A revaluation of business rates is being conducted, with new rates taking effect from 1 April 2017.
The Valuation Office Agency (VOA) is assessing the open market rental value of properties at 1 April 2015 to determine their rateable value. This is then used by local authorities to calculate business rates.
Rates will increase, but by how much depends on the location of the farm and any business judged chargeable to business rates.
While farm buildings and agricultural land are exempt from business rates as long as they are being used for agriculture, diversified farm businesses are often subject to business rates.
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Andrew Shirley, chief surveyor at the CLA, said agriculture was tightly defined and that some farmers may find they had bridged the gap from agriculture to business without being aware, making the occupier liable to pay business rates.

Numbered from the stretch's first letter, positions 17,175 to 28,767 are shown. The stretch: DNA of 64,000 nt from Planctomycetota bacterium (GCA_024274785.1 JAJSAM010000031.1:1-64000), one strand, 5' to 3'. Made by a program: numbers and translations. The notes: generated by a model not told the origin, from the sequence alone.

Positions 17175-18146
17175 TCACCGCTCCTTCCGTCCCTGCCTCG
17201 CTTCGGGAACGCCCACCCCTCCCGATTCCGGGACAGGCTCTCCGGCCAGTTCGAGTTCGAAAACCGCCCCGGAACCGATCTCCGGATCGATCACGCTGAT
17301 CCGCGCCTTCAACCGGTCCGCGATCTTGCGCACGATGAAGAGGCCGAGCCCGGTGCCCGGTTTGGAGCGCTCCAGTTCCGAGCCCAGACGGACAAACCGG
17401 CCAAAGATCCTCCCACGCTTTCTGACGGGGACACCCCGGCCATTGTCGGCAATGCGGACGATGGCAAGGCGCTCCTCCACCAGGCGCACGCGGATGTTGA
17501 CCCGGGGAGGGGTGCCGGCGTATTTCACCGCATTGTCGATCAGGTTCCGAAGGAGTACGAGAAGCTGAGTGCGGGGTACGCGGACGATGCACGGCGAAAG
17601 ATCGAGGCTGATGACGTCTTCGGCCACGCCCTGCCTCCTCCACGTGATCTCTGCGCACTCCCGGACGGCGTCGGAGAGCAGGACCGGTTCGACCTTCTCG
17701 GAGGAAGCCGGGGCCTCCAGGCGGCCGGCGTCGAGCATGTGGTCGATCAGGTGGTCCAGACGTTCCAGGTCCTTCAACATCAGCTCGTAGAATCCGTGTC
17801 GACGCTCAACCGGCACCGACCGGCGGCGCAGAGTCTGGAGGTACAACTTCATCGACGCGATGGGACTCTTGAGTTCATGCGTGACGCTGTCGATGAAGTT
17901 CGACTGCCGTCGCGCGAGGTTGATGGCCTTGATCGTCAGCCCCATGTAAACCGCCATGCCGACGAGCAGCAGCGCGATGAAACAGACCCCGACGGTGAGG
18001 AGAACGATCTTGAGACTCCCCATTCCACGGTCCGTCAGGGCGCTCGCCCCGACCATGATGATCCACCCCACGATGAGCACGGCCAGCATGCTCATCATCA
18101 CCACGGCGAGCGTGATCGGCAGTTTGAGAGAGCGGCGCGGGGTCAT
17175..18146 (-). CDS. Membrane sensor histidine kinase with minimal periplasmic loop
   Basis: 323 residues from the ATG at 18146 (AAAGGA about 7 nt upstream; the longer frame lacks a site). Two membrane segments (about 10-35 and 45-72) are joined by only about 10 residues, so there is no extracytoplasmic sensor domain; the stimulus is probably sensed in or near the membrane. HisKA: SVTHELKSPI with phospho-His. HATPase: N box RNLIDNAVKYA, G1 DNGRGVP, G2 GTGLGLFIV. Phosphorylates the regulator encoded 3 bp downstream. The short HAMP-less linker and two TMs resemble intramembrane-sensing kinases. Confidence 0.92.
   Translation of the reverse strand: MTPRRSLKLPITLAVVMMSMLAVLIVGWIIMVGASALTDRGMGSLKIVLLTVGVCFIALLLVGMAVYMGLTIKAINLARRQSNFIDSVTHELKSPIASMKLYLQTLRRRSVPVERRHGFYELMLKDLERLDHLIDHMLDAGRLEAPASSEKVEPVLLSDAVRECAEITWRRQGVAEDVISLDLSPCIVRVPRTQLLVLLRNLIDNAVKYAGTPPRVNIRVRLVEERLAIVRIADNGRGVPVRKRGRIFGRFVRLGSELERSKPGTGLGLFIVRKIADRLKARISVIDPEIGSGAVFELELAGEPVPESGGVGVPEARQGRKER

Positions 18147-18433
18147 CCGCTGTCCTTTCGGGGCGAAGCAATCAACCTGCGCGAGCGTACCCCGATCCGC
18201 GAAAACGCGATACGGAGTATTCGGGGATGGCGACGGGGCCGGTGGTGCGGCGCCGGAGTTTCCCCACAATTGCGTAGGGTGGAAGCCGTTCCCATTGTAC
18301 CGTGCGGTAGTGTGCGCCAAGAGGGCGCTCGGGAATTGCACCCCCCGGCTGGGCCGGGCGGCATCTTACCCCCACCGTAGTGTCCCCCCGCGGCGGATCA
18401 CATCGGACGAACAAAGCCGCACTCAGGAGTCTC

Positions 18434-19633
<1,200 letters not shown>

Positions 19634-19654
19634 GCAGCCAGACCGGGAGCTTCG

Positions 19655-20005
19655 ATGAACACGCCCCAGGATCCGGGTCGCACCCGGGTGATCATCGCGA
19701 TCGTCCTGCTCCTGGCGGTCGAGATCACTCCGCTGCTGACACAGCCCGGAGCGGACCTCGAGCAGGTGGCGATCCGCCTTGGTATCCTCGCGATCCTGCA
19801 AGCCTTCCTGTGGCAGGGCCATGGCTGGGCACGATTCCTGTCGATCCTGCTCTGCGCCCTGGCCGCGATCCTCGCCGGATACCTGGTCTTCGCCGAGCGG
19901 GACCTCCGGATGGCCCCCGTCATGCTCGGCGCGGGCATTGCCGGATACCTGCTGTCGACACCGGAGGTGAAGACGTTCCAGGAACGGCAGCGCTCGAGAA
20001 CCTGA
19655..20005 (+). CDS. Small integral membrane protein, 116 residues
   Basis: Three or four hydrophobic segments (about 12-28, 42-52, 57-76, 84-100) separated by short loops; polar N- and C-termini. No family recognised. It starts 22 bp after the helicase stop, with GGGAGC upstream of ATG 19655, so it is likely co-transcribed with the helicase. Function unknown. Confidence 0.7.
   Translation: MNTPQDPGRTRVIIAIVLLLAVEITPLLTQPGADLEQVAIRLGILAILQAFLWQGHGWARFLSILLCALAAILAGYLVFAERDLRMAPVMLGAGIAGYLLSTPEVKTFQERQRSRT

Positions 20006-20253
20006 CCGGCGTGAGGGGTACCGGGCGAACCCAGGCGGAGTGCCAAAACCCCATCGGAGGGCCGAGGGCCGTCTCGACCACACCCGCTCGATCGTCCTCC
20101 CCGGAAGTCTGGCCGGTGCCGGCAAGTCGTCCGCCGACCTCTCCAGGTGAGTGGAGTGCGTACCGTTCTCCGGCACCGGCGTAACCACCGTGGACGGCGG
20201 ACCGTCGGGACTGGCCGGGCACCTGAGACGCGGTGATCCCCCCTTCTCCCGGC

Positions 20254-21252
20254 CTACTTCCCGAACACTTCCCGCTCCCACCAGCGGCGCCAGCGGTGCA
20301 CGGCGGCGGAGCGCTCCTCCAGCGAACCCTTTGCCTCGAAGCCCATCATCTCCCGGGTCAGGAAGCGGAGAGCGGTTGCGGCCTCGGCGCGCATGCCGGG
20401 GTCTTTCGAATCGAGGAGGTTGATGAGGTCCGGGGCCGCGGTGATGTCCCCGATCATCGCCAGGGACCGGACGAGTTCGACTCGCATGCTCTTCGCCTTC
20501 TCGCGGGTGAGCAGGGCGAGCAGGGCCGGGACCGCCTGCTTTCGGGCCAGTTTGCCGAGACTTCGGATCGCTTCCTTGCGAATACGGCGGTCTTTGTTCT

Business rates are charged based on the maximum earning capacity of the business.
This applies even for a start-up business or if the business is non-profitable, so business rates should be included in a business plan, said Mr Shirley.
It is assumed that any tenant is the occupier but it was a good idea to write in any lease, especially of six months or shorter, that the tenant is liable to pay business rates should they be charged, he advised.
He also said the size of the property occupied by the business varies the rateable value.
If a farm building is being shared by a farmer and a tenant, the business area should be clearly defined otherwise the rateable value will be calculated on the whole building.
Rateable values are reassessed every five years, with the last revaluation taking place in 2010.
The revaluation figures will be published at www.gov.uk from 30 September 2016.
It is advised that business owners check the information used to calculate their new rate and compare it with other farms and similar businesses in their area. Revaluation figures can be appealed with VOA if justified.